Douglas Boin, Coming Out Christian; How the Followers of Jesus Made a Place in Caesar's Empire (New York: Bloomsbury Press, 2015), 206pp.
When Christianity was legalized in the year A.D. 313, believers comprised about 5-10% of the Roman Empire's population of some 60 million people. A hundred years later, one scholar estimates that they accounted for only 3% of the population (pp. 2, 141). How did this minority movement accomplish that?
Edward Gibbon said their success was based upon their "intolerant zeal" of Roman ways. That is, the new faith was utterly incompatible with and "obstinately different" from the old ways of the ancient empire. This trope was an undeserved stigma, says Boin. Others suggest that it was the "inherent appeal" of the Christian message in a spiritually bankrupt empire.
Douglas Boin, a classicist, historian, and archaeologist at St. Louis University, rejects this black-and-white binary way of thinking, and offers instead a more nuanced interpretation. In his view, there were many, different ways to be both Roman and Christian. He argues that the early believers lived hyphenated lives and "juggled their identities in highly creative ways." They lived in a middle ground characterized by many shades of gray.
For the most part, early believers were just ignored, even "entirely invisible" when judged by their archaeological remains. New scholarship suggests that they weren't as persecuted as some standard histories suggest. In addition to confessing their faith, believers served in the military, went to the games, enjoyed the festivals, and attended the theaters, just like their neighbors. For them, Rome wasn't the whore of Babylon but a fascinating place to live. In short, they did their best to fit in with "shared civic values," which is just what we read in the epistles — wives were to obey their husbands, slaves their masters, and all believers were to "honor the emperor."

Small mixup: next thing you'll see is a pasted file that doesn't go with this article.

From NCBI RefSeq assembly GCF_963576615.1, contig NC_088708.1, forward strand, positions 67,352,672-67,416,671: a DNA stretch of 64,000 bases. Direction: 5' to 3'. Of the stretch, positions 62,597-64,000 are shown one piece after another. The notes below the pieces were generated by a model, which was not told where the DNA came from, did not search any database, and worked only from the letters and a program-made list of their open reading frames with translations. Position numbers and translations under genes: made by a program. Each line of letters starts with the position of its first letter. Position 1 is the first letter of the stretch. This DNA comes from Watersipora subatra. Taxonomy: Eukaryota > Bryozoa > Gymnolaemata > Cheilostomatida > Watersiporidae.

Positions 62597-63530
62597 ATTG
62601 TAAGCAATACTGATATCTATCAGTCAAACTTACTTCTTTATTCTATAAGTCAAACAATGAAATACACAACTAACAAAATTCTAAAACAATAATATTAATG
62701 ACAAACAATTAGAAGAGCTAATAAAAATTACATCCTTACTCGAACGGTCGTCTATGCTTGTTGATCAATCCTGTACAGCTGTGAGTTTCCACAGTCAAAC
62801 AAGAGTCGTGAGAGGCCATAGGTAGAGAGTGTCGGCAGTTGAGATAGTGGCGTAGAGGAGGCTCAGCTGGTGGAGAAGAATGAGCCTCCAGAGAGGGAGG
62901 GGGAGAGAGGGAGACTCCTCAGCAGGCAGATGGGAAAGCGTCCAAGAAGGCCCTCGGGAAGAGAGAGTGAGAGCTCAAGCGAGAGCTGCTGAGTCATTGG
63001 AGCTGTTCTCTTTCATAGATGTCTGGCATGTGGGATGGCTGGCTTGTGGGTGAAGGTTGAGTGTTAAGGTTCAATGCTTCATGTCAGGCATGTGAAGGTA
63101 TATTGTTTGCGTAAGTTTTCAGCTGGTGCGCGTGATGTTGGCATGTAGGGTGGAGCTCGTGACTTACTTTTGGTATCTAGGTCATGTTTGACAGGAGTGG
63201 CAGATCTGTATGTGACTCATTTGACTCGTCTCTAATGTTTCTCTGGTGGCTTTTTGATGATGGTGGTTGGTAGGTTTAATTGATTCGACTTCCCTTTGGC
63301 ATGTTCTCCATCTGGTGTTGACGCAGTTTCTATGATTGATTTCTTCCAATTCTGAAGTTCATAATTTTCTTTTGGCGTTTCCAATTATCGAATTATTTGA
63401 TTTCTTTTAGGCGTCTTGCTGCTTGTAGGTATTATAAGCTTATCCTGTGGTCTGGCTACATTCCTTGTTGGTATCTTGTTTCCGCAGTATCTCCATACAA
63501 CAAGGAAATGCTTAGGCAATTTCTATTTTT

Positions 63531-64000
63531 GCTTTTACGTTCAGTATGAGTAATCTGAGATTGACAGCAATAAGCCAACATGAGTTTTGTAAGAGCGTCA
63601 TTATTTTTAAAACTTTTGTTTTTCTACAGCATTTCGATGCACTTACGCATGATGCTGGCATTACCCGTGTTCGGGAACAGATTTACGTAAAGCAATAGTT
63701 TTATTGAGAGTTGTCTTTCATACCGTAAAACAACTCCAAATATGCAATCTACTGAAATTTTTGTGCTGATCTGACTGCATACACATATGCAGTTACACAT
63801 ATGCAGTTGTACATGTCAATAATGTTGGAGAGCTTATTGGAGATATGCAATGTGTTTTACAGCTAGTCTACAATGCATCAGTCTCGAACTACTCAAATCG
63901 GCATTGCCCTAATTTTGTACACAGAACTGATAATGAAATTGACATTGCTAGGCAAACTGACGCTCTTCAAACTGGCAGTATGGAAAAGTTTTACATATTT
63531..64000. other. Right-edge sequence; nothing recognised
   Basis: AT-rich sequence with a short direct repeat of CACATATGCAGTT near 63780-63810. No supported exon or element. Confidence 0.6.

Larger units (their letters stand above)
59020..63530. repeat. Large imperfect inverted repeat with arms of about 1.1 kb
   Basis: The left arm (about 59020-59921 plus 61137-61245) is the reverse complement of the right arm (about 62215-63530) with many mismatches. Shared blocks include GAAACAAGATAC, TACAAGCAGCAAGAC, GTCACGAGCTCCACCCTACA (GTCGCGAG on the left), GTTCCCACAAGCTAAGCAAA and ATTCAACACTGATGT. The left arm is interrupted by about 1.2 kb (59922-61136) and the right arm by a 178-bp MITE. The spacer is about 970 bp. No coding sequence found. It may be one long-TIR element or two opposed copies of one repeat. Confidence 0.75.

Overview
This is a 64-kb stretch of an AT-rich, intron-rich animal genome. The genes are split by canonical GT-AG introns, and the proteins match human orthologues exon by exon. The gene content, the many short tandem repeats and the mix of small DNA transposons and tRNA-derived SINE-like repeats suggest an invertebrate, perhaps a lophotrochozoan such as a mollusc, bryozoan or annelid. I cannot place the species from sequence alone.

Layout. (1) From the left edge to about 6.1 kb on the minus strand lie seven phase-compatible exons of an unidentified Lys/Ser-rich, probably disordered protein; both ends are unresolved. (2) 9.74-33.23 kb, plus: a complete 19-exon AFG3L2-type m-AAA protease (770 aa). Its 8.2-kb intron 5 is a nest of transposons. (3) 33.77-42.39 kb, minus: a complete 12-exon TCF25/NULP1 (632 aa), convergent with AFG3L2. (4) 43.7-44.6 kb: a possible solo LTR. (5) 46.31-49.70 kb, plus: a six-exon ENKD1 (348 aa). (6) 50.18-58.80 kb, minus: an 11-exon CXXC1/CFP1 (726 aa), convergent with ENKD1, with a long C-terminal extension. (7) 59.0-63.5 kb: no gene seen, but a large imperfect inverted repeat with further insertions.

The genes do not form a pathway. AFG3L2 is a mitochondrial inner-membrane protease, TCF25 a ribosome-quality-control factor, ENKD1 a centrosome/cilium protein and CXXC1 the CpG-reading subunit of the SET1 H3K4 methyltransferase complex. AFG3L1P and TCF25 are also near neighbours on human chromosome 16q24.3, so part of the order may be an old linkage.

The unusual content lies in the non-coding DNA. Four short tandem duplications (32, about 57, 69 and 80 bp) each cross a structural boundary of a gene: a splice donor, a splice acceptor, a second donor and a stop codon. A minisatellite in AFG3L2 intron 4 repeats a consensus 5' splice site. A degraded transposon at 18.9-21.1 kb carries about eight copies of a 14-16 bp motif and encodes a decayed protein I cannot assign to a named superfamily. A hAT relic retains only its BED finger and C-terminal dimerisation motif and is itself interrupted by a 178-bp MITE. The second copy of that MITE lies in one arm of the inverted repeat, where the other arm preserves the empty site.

Boin discerns a pattern not of hostility and withdrawal, not some zero sum game, but one of engagement and dialogue. Christian success was not "dependent on someone else's conversion. It was dependent on conversation." By the late fourth century, though, this civic tolerance by Christians had eroded into violent cultural clashes — the burning of a synagogue, the destruction of a pagan temple, and government legislation that punished non-believers. We've been living with the sad consequences ever since.